Friday, May 30, 2014

Friday 80s Flashback for May 30, 2014

[Down to the Wire] -- Wire formed in late 1976 and immediately took up the flag as part of the new vanguard for British punk. And I mean that almost literally: Their first studio album, released in 1977, was titled Pink Flag. After Wire released three seminal punk records,  Colin Newman (vocals, guitar), Graham Lewis (bass, vocals), Bruce Gilbert (guitar), and Robert Gotobed (drums) ceased working together as a band for a few years. Between 1981 and 1985, they each pursued solo, decidedly non-Wire ventures. They reformed in 1985 and expanded their palette to include more electronic musical instrumentation while refusing to play any of their old material. This was something of a brand new Wire, a Wire II if you like (though they didn't actually change their name). This week, we are focusing on Wire's three studio albums released between 1985 and 1989, the ones on which they more fully embraced sequencers, synthesizers, and drum machines: The Ideal Copy (1987), A Bell Is a Cup ... Until It Is Struck (1988), and It's Beginning To And Back Again (1989). You can read and hear more about these releases after the break.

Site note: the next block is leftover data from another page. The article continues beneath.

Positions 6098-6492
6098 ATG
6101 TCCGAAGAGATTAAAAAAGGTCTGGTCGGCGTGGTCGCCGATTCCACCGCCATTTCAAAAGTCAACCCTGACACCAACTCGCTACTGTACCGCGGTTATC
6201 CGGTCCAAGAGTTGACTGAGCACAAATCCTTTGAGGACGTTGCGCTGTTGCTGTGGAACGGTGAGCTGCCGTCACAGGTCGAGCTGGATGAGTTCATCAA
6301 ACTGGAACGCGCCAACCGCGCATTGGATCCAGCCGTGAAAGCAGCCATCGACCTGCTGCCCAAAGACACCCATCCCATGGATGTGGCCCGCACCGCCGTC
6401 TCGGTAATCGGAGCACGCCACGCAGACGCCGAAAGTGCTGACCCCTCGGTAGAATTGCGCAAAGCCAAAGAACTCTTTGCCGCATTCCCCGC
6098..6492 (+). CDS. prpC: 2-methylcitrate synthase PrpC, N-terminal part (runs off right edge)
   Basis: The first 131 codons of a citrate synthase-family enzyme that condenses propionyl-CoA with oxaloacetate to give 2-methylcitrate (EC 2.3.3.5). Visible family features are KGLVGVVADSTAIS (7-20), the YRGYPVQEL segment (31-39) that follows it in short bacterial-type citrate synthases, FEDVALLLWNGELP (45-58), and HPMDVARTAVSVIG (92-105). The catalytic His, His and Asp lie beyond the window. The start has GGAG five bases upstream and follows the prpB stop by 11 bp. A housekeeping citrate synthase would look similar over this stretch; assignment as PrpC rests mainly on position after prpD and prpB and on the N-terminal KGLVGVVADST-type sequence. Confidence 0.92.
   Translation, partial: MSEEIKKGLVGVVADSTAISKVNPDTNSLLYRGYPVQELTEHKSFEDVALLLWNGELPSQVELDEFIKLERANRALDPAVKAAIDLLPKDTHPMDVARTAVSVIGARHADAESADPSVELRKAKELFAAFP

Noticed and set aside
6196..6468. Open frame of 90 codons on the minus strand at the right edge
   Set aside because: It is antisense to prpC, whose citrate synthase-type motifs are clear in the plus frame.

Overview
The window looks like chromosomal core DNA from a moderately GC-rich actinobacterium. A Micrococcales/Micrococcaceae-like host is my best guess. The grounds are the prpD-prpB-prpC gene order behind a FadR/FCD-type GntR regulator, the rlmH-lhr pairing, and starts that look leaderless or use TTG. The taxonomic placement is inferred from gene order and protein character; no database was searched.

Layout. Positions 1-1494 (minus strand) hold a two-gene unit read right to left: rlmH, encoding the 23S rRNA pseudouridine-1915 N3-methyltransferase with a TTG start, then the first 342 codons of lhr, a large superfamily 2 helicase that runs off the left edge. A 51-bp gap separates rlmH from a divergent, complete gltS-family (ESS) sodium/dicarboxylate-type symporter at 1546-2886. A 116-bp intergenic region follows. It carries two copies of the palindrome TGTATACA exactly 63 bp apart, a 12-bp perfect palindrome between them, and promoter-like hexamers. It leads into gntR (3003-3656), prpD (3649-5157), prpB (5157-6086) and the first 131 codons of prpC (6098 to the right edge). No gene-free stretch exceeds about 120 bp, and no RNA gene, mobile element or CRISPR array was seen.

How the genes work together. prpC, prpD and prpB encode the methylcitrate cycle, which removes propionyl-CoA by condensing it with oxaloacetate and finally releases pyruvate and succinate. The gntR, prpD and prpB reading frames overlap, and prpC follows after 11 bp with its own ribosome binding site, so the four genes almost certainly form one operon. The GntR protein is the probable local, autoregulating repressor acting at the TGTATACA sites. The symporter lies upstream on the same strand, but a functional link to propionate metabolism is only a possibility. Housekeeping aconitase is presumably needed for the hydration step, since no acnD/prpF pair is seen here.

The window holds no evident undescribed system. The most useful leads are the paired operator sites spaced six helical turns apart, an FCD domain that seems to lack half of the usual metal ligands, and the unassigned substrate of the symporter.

Friday, May 23, 2014

Friday 80s Flashback for May 23, 2014

"Hansel and Gretel's Cottage in the Woods" via

[Into the Woods] -- Tonight, Montgomery Theater in Souderton, PA, begins a two-weekend run of "Into the Woods, Jr." As this musical is inspired by classic fairy tales, Brothers Grimm or otherwise, I thought I would use this week's Flashback post to highlight 80s songs with the same muse ... or tunes that I can somehow tie to a fairy tale or two. As fairy tales are typically short and may have an element or two of fantasy, pop songs are almost an ideal vehicle for revisiting or recreating such tales. I think so, and I hope you agree. So, if you want to know this week's playlist, and how I tied them to the theme of fairy tales, you can read and hear more after the break. 

Friday, May 16, 2014

Friday 80s Flashback for May 16, 2014